Howard nodded and they advanced. They reached the door, and it was held shut by a rusting padlock. Raphael considered his options, then turned to Howard. “See if you can break this thing. One blow.”
At 6’10” and 270 pounds, Howard was a mountainous human being and absurdly strong. He hefted his footman’s war hammer, a four-foot length of ash topped with a spiked head, and brought the weapon whistling down on the padlock. It shattered with a hollow clang and fell to the ground in two pieces.
Raphael pushed the door open, revealing darkness and an appalling animal stench. He recoiled and an unearthly howl rose from the inside of the barracks. His blood went cold. The sound had not come from an animal, and it sure as fuck wasn’t a sound any human could make.
“Shamblers don’t make noise,” Howard said, voicing what Raphael was thinking.
“Run,” Raphael managed to say just before the barracks door burst open and a dark shape came hurtling from the blackness.
Raphael threw himself to the ground and whatever it was passed overhead. He heard the meat and metal sound of Howard’s hammer making contact and then screaming.
Raphael rolled over and pulled his Sig P226, forgetting the mace. This was no time for stealth. Something lithe and bestial crouched on top of Howard. It had knocked him to the ground and raked at his belly like an animal. Howard screamed and tried to push the thing away.
Raphael rose to his feet and brought his pistol up. He pulled the trigger twice, and the gun’s discharge was shockingly loud. The bullets tore into the creature’s body but had little effect other than to draw its attention. Its head snapped around, a head that had maybe once been human, and sulfurous yellow eyes locked on Raphael.
He took a bead on the thing’s head, and then another gunshot sounded, this one deeper and more commanding. A geyser of blood jetted from the top of the creature’s head, and it rolled limply off Howard. The former police officer had managed to get to his Ruger Super Redhawk and there wasn’t much living or dead that could survive a .44 slug at point-blank.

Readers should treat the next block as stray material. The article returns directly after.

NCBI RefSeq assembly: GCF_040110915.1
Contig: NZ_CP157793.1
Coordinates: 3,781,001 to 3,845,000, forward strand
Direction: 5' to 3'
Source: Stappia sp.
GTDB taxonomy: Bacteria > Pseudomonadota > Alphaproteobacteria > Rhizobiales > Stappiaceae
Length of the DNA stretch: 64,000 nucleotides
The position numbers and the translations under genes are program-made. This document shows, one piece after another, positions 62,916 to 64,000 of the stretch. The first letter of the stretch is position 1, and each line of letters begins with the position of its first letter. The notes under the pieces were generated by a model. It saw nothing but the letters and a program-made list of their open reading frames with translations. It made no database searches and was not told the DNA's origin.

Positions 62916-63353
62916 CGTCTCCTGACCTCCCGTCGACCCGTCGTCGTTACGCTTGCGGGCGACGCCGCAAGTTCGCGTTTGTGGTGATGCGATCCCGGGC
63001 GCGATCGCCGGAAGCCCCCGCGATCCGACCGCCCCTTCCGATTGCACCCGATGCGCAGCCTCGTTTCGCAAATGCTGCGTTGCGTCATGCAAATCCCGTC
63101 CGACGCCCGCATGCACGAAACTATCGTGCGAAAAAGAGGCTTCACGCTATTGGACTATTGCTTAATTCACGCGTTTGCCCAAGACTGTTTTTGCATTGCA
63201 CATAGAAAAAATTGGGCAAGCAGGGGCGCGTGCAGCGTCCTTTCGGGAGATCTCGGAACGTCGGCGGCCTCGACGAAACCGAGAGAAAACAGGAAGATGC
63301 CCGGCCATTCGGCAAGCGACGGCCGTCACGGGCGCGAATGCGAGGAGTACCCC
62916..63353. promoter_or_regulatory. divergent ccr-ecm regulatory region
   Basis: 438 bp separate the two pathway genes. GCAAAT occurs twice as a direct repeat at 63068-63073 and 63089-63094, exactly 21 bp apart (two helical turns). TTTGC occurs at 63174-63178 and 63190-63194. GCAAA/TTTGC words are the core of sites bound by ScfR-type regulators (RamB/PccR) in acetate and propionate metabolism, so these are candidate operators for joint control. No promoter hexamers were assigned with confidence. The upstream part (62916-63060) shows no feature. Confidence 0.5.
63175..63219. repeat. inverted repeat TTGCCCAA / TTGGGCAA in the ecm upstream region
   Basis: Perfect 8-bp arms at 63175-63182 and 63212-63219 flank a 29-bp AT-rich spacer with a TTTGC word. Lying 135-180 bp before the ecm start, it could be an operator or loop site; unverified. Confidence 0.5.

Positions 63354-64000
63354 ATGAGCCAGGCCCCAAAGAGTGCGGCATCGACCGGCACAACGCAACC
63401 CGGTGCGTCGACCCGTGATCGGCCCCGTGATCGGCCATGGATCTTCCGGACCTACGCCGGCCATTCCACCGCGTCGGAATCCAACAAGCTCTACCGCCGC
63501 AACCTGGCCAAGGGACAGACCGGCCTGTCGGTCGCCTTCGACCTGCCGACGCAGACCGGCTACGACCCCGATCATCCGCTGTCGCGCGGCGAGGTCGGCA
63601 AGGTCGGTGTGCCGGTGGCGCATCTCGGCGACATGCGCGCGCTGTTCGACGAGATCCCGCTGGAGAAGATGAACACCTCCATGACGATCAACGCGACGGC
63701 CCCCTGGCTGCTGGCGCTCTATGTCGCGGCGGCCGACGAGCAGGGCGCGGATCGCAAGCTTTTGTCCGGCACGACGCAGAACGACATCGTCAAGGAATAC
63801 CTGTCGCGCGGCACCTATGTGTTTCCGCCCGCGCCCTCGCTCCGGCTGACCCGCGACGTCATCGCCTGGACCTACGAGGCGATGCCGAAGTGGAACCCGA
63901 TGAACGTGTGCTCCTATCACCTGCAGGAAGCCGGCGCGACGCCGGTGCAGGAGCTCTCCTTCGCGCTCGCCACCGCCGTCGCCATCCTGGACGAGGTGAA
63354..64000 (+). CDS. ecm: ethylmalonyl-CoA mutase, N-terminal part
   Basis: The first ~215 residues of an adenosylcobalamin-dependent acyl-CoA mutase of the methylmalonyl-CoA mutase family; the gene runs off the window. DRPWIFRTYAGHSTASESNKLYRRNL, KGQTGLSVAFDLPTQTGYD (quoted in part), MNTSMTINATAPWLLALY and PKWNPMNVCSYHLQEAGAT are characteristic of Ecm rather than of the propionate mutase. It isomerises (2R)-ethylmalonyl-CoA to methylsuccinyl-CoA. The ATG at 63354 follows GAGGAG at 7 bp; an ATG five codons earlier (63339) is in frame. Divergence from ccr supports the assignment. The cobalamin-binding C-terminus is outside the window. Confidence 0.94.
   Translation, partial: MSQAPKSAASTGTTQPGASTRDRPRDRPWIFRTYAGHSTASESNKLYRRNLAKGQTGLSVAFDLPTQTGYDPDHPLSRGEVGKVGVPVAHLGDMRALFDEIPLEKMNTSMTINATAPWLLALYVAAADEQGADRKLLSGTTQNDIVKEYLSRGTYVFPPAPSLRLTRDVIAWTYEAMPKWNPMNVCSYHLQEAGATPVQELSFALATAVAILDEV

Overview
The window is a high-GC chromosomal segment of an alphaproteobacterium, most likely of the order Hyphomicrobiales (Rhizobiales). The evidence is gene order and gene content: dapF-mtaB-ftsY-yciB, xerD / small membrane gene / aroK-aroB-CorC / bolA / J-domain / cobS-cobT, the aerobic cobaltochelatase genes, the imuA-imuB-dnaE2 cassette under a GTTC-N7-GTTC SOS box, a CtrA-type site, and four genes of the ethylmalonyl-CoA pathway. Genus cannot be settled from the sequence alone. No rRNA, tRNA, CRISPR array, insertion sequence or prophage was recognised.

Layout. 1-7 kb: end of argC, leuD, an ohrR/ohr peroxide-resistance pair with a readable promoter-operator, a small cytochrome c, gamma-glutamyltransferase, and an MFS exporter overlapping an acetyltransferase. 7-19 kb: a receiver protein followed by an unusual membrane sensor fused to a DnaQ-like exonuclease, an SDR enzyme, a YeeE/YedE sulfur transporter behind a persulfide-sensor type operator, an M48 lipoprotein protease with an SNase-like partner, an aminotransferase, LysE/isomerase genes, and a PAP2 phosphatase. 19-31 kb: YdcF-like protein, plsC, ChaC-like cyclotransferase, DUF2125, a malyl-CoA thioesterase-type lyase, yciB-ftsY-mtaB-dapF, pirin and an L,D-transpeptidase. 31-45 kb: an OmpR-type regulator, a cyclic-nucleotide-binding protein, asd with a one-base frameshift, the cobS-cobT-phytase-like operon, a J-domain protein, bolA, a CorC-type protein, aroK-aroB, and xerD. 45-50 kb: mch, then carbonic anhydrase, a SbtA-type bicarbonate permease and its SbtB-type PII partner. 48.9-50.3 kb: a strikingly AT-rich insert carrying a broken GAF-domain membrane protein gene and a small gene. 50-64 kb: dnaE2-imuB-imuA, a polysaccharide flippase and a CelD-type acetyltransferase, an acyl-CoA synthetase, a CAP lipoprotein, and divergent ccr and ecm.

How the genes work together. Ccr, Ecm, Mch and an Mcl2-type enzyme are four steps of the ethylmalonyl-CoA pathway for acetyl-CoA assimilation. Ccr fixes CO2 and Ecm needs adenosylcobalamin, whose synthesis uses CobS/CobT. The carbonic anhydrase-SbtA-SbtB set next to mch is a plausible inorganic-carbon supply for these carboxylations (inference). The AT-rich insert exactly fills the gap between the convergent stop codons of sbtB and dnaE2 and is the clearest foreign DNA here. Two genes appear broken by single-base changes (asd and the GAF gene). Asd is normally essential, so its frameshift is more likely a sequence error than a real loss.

Raphael hurried over to Howard who tried to get up. Loops of intestine hung from the man’s savaged belly, and Raphael pushed him back down. “Don’t; stay put.”
“Raph,” Howard said, blood running down his chin. “I’m fucked.”
Another piercing howl rose from the interior of the barracks, and Raphael shook his head and held his pistol up for Howard to see.
Howard nodded. “Do it. I don’t want to come back.”
Raphael took his friend’s hand, put the barrel of his Sig against Howard’s temple, and pulled the trigger. The gun went off, Howard jerked, then lay still.
A shape appeared in the barracks doorway.
So I kind of cheated with this one. Not that I took more than an hour to write it or that it didn’t fit the prompt. It’s just this story is based on a larger idea I’ve had for a while. I’d even outlined a novel on the basic concept and written the first couple of chapters before I back-burnered it for another project (the novel I’m working on now). These characters aren’t in the outline and the location is different, but it’s the same basic setting. Anyway, this is a vignette rather than a full story, but it might be worth fleshing out into something more substantial. (I know; I always say that, but I mean it this time!)
Want to read more of my one-hour scribbles? Check out these posts.